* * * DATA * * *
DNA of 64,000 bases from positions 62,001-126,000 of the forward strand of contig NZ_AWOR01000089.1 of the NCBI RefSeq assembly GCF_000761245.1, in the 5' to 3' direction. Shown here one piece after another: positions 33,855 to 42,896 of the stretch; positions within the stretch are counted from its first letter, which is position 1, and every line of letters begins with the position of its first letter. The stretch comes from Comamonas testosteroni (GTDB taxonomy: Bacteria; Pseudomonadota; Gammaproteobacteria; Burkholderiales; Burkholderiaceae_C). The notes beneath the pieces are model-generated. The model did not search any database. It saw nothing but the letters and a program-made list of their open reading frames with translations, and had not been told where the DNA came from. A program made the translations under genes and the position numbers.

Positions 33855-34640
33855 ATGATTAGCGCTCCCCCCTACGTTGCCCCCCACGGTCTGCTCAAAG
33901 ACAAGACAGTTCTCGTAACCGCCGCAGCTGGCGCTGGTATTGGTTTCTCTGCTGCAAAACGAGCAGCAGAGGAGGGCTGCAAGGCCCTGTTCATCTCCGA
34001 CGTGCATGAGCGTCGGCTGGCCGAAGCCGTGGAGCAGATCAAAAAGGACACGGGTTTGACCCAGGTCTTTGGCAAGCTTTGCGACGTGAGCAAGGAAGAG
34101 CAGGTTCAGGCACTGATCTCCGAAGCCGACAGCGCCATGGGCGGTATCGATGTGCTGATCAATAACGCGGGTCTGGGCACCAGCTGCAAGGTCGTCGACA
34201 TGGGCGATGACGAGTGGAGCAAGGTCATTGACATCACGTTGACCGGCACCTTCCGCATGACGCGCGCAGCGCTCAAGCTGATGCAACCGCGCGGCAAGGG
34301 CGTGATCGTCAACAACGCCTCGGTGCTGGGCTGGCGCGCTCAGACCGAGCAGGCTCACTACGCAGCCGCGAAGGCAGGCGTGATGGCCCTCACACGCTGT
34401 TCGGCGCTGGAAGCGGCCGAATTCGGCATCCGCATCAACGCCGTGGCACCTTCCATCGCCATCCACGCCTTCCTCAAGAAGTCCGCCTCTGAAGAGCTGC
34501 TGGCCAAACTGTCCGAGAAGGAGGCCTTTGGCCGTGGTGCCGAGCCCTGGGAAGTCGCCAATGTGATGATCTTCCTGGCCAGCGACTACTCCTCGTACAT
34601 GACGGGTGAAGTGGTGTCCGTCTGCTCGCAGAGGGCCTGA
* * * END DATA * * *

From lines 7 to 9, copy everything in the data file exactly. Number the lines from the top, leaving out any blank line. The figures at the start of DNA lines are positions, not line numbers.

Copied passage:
34201 TGGGCGATGACGAGTGGAGCAAGGTCATTGACATCACGTTGACCGGCACCTTCCGCATGACGCGCGCAGCGCTCAAGCTGATGCAACCGCGCGGCAAGGG
34301 CGTGATCGTCAACAACGCCTCGGTGCTGGGCTGGCGCGCTCAGACCGAGCAGGCTCACTACGCAGCCGCGAAGGCAGGCGTGATGGCCCTCACACGCTGT
34401 TCGGCGCTGGAAGCGGCCGAATTCGGCATCCGCATCAACGCCGTGGCACCTTCCATCGCCATCCACGCCTTCCTCAAGAAGTCCGCCTCTGAAGAGCTGC